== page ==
Most black people are aware of the story behind the straightening comb and the work of the first black millionaire Madame C. J. Walker’s work revolutionize the art of hair grooming. Willie Morrow deserves a shout out for his historical work and look at the reasons so many of us hate our hair. Morrow published, 400 Years Without a Comb in June, 1984. Unfortunately, it is out of print with limited availability. Fortunately, the book turned documentary is available on You tube.

BlackI located a hard copy of the book in 1999, and was able to borrow it from Sister Nefertiti the owner of Truth Bookstore in Southfield, MI. I was preparing a “Happy to Be Nappy” workshop for teens. Morrow’s book took me on a historical ride from Africa where we honed the art of craft of creating hair styles that were uniquely African and re-created across the diaspora for centuries. He talked about the slave trade and the disdain white owners held for black hair. We were beaten if our unkempt hair was seen.

The only time allowed for hair grooming was on Sundays and that was hardly enough time to undo the damage of sun and sweat drenched head rags worn for six days straight. Since no hair grooming tools were given we had to make do with tools like shears that were found in animal stalls and used for grooming livestock.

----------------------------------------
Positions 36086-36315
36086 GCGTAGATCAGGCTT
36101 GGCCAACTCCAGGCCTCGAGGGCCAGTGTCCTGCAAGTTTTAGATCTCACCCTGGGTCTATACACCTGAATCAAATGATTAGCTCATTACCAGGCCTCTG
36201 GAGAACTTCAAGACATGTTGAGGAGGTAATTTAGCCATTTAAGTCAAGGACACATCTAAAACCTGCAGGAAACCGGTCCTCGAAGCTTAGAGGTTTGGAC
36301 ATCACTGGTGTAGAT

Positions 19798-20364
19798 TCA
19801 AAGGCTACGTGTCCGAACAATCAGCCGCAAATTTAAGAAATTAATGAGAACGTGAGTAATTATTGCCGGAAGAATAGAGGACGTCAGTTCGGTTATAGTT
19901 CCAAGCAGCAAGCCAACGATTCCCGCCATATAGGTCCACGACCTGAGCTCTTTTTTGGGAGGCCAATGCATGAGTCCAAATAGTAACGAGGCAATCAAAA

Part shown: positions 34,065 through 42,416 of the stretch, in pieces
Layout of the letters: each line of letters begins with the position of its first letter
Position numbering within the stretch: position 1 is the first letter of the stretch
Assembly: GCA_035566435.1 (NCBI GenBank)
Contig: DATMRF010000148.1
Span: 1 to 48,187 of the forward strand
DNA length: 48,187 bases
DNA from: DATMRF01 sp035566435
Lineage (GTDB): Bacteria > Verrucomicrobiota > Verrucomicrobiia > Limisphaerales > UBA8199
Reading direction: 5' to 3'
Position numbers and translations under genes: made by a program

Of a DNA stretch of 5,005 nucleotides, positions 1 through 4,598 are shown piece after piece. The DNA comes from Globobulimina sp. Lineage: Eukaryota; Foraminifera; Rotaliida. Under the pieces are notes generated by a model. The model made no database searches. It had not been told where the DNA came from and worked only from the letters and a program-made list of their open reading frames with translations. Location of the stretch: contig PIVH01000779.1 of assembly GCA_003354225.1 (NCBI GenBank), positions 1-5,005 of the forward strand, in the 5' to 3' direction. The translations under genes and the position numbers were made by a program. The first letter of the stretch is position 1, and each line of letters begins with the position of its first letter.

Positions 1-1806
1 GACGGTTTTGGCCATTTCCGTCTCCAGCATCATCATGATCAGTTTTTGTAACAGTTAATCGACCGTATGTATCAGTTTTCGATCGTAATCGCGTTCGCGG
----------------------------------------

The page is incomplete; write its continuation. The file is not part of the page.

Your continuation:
Black!Added to that enslaved Africans used the craft of woodworking to make pics and combs in efforts to comb through neglected hair. Not an easy task they hand crafted tools allowed us to have some sort of pride when it came to our hair.

Our love-hate relationship with our curly/kinky tresses is by design. When Malcolm X asked, “Who taught you to hate yourself?” He meant for us to look at all the reasons we denounce our God given hair that so many envy as evidenced by the outpouring of nosiness and bad press around black celebrities who go natural, or keep their children’s hair natural.
Whether we are natural or permed it is good to know what our history of hair struggle looks like. I recommend watching the video with kids and elders and having a collective conversation around black hair.

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About The Author

C. Imani Williams, is a freelance writer and social justice activist. She works to bring about awareness and positive change. Imani's writing has appeared in Black Fem Lit Magazine, Alt. Variety, Teen Girl Talk Magazine, Diva Gossip, Hello Shopper, Geleyi and various other publications. Imani, holds an MFA in Creative Non-Fiction writing from Antioch University. The Detroit, Michigan native resides in So. California, where she greets the sun with a smile.

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